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Statement over dismissal of PC Harwood

September 17, 2012, 3:34 pm

Following a gross misconduct hearing, the panel made up of an independent representative, a Superintendent and chaired by Commander Julian Bennett, have found that the case against PC Simon Harwood has been proved.

The panel found that being a member of the Metropolitan Police Service, PC Harwood did not reach the requirements contained within the Standards of Professional Behaviour in that on 1 April 2009 he:

a) struck Mr Tomlinson on his left thigh with your baton; and
b) pushed Mr Tomlinson so that he fell to the ground;

The use of the force described was found to be not necessary, proportionate or reasonable in the circumstances.

The panel did not consider the allegation that:

c) such dangerous actions inadvertently caused or contributed to the death of Mr Tomlinson on 1 April 2009.

In line with police regulations the panel has considered the appropriate sanction to be imposed and PC Harwood has been/is in the process of being dismissed from the service.

Deputy Assistant Commissioner Maxine de Brunner said: “We must remember on 1 April 2009 Ian Tomlinson lost his life. I take full responsibility for Simon Harwood and I would like to offer my apologies and condolences to Mr Tomlinson’s family.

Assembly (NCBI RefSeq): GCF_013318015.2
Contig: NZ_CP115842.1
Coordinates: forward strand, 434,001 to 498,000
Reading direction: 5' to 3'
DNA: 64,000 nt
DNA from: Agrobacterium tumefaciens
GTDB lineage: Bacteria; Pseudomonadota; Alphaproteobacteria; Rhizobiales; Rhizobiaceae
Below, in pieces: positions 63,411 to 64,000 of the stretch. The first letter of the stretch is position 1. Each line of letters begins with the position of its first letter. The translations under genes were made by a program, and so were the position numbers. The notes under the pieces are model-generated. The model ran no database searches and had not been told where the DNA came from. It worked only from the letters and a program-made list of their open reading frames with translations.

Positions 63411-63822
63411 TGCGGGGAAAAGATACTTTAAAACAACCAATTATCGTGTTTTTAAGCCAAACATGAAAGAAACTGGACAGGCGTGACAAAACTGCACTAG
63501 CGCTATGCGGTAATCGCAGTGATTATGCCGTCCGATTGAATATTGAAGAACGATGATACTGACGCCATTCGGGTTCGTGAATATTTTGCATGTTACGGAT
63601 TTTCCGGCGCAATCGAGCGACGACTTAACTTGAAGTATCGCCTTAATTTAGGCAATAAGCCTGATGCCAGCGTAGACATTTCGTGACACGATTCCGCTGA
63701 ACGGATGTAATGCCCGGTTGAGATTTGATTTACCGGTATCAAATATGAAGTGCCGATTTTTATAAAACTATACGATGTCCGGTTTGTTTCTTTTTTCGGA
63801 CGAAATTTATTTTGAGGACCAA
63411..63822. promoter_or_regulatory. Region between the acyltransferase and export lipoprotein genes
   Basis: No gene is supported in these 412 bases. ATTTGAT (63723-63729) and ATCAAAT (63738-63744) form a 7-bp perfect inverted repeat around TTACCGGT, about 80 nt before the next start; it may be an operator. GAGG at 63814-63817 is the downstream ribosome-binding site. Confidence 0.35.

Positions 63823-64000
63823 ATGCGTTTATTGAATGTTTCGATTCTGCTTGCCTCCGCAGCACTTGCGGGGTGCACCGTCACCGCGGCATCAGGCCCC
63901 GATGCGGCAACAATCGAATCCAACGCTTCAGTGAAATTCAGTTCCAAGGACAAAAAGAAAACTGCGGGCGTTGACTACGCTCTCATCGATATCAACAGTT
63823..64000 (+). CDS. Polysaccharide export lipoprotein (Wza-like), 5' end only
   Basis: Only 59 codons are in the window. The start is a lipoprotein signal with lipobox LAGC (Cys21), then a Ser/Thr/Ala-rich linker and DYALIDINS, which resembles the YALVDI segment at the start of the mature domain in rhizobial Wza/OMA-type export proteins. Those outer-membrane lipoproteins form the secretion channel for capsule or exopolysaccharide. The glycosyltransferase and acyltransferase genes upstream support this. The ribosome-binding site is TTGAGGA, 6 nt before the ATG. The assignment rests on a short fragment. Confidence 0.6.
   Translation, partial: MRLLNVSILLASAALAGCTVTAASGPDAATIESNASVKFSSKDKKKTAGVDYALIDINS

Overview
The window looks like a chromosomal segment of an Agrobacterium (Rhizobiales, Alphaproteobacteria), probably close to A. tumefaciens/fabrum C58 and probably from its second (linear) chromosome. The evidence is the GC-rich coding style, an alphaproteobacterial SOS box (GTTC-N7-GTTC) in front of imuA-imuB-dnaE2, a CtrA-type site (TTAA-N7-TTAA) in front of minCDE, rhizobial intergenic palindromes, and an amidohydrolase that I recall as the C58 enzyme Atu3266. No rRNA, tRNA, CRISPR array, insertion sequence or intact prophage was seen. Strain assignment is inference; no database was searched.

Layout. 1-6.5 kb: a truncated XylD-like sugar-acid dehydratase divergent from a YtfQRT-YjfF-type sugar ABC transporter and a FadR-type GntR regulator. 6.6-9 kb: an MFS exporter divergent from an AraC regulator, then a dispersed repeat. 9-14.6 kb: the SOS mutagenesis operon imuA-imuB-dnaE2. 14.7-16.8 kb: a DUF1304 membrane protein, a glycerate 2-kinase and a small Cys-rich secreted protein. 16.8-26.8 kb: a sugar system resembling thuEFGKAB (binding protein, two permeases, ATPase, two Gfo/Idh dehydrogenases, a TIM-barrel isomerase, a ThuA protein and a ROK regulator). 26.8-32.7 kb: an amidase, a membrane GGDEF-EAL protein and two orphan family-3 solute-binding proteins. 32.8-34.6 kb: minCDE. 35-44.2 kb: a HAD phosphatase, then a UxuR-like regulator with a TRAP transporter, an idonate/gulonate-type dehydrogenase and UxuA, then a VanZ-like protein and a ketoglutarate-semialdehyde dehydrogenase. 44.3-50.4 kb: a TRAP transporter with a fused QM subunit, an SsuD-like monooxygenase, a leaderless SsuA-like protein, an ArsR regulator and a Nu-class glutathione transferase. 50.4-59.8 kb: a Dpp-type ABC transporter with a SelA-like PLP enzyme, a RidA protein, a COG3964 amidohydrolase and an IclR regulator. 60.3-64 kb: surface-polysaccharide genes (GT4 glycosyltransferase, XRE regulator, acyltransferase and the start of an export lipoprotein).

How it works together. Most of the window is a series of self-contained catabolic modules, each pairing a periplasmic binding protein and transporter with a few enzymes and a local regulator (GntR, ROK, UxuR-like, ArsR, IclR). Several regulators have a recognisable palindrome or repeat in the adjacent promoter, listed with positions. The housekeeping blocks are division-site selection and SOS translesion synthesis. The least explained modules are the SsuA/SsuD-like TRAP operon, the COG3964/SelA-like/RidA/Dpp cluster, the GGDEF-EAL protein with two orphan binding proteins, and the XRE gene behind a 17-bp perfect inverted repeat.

“Today’s hearing has resulted in the maximum penalty that was ever available to the panel – dismissal due to gross misconduct. This leaves no ambiguity as to how the Met views the actions of Simon Harwood.

“The detailed evidence of this case has been heard in public at both the inquest and also the criminal trial.

“This panel’s role today was to decide whether Simon Harwood had committed gross misconduct and, if so, what was the appropriate outcome. It has taken less than a day for the panel to make the decision that he should be dismissed without notice.

“Every police officer is accountable for their actions, whatever the situation. The misconduct process is the forum for holding officers to account when they do not meet the standards expected of them.

“Simon Harwood does not reflect the professionalism of the majority of officers working in public order, often in the most difficult of circumstances. I hope that this one officer’s actions in 2009 does not taint the public opinion of officers who have worked tirelessly this year supporting events such as the Jubilee and of course the Olympics.”

 
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